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Why Canada's manufacturing sector is so depressing Add to ...

These are stories Report on Business is following Monday, March 2, 2015.

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Whither manufacturing
The latest measure of Canada’s manufacturing sector is somewhat depressing.

Currency traders think so, too, knocking down the loonie in the wake of today’s RBC Canadian Manufacturing Purchasing Managers’ Index.

The index, released along with several around the world today, showed the lowest level in the survey’s history, though it goes back only to the fall of 2010.

Still, it marked the first time in two years that that the measure fell below the key 50 mark, which separates contraction from expansion, falling to 48.7 in February from January’s 51.

Today’s findings – they ended almost two years of “sustained expansion” - come, of course, amid the oil shock that has prompted companies to slash their budgets and, in some cases, their work forces.

“February’s data reflect the hit to confidence from the oil price shock with the weakness most evident in the energy-intensive regions of the country,” said chief economist Craig Wright of Royal Bank of Canada, which does the survey with Market and the Supply Chain Management Association.

It’s what behind the slump that’s depressing, though the drop is not dramatic.

“A number of manufacturers, especially intermediate and investment goods producers, cited lower demand from clients in the oil and gas sector,” the group said as it released its numbers.

“Lower levels of new work and reduced production volumes contributed to a fall in manufacturing payroll numbers if February,” it added.

“Staffing levels have now declined for two months in a row, and the rate of job shedding accelerated to its fastest pace in almost 4 ½ years. That said, a number of firms noted that payroll numbers had been lowered through hiring freezes and the non-replacement of voluntary leavers.”

On a regional basis, the provinces of Alberta and British Columbia saw the “steepest deterioration” in business conditions, while Ontario saw a “slight upturn.”

Among the findings:

Volumes of new work fell at a “moderate pace,” the second-fastest rate in the history of the survey.

New export sales fell by the “most marked” in three years, though some manufacturers saw the benefits of the weaker dollar and stronger U.S. economy.

Input buying fell at a “survey-record pace.”

Input prices rose as the loonie tumbled, meaning that “average cost burdens rose at a sharp pace.”

SCMA chief Cheryl Paradowski said today’s reading is a “clear signal that substantial parts of the Canadian manufacturing sector are struggling in the face of falling worldwide spending on energy sector projects.”

Tim Moore, Markit’s senior economist, stressed in an interview that the February slump was not a “sharp decline.”

Along with the latest reading on Canada’s current account deficit, the RBC findings helped knock down the Canadian dollar.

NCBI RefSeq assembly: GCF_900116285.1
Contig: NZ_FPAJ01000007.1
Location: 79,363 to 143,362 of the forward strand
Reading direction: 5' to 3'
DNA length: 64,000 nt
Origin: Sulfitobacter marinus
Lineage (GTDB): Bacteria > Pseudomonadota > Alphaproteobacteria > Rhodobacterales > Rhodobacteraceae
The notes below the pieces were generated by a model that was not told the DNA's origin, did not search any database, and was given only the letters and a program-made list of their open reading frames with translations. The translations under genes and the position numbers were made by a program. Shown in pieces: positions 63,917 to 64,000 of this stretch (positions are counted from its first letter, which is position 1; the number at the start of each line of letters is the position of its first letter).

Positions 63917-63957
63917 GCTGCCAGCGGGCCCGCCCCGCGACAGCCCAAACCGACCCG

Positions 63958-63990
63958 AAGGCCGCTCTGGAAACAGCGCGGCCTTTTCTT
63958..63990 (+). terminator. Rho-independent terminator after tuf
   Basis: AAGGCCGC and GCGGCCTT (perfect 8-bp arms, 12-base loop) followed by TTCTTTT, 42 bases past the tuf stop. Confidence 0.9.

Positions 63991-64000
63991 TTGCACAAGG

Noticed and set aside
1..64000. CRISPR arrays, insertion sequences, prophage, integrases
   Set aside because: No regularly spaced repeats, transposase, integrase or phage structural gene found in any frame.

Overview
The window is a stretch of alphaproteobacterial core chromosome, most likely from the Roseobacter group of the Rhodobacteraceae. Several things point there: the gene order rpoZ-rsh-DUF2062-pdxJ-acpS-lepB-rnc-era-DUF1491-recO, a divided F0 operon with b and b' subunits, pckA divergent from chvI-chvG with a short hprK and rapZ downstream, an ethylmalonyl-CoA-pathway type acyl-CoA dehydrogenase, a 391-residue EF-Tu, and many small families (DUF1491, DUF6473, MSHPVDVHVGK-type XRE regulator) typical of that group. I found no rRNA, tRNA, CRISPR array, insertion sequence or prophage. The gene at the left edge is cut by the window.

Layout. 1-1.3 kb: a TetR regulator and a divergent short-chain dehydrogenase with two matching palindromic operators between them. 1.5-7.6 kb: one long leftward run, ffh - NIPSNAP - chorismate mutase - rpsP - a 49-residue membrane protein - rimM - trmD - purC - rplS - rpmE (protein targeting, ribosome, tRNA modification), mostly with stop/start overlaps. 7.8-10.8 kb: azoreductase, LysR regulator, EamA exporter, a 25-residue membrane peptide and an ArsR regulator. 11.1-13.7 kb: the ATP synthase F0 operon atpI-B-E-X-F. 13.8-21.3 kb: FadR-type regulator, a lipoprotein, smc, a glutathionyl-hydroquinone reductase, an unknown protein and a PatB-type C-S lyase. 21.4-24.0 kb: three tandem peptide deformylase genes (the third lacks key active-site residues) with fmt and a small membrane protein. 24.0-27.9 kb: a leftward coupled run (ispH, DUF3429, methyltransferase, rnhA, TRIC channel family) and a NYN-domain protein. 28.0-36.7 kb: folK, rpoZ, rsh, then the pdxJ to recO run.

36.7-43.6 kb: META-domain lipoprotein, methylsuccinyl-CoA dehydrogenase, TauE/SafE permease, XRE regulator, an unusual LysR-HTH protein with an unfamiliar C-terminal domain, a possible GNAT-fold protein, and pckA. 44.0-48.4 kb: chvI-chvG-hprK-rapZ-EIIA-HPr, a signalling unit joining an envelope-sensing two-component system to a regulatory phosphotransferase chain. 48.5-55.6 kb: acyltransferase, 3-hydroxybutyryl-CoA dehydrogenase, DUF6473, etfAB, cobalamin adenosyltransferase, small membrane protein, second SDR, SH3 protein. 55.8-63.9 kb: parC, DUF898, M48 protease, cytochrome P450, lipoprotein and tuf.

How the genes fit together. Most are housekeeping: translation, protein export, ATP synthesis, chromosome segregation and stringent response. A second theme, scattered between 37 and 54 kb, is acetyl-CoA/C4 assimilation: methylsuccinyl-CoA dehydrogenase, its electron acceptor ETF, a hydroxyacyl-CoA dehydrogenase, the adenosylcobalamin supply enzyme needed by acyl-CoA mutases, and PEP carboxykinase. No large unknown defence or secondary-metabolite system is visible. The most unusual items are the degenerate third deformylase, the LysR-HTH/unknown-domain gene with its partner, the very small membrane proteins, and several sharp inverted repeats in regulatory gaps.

“So I think the market is cautious here,” said chief currency strategist Camilla Sutton of Bank of Nova Scotia.

Most observers believe Canada’s factory sector will perk up as the impact of the weaker currency filters through and Americans start buying more of our exports.

The C.D. Howe Institute’s monetary policy council noted that loonie-manufacturing lag just today.

“Several members of the council felt that a lower exchange rate and lower oil prices would be a clear positive for manufacturing,” the group said in its statement.

“However, some members argued that positive effect of a lower exchange rate on manufacturing could take several years to occur,” it added.

“Others felt even that was too optimistic and expressed doubt that a temporary cut from already low interest rates would make a tremendous difference in that respect.”

Canada's economy is forecast to chug along at an annual growth pace of somewhere in the area of 2 per cent.

Indeed, tomorrow morning’s report from Statistics Canada is expected to show that economic growth slowed in the fourth quarter of last year to somewhere between 2 per cent and 2.5 per cent, annualized.

That would mark a decline from the third quarter’s 2.8 per cent.

How do you solve a problem like …
Today is the 50th anniversary of the premiere of The Sound of Music. So:

On Greece: Better beware, be canny and careful. Baby, you’re on the brink.

On the Canadian dollar: So long, farewell, auf wiedersehen, goodbye.

On what Alberta’s Jim Prentice should be singing amid the oil slump: I simply remember my favourite things, and then I don’t feel so bad.

On Ontario’s finances: Nothing comes from nothing. Nothing ever could.

On the euro zone: A dream that will need all the love you can give.

And on the Greece election pledges: And that brings us back to Doh!

Bell fights ruling
Bell Media is going to court to fight a regulator’s decision that would bring American Super Bowl ads to Canadian television, The Globe and Mail's James Bradshaw reports.

Bell today filed a motion for leave to appeal with the Federal Court of Appeal, claiming a Jan. 29 decision by the Canadian Radio-television and Telecommunications to ban broadcasters from swapping their own signals and ads in place of American feeds when carrying the Super Bowl “impairs Bell Media’s rights and interests.”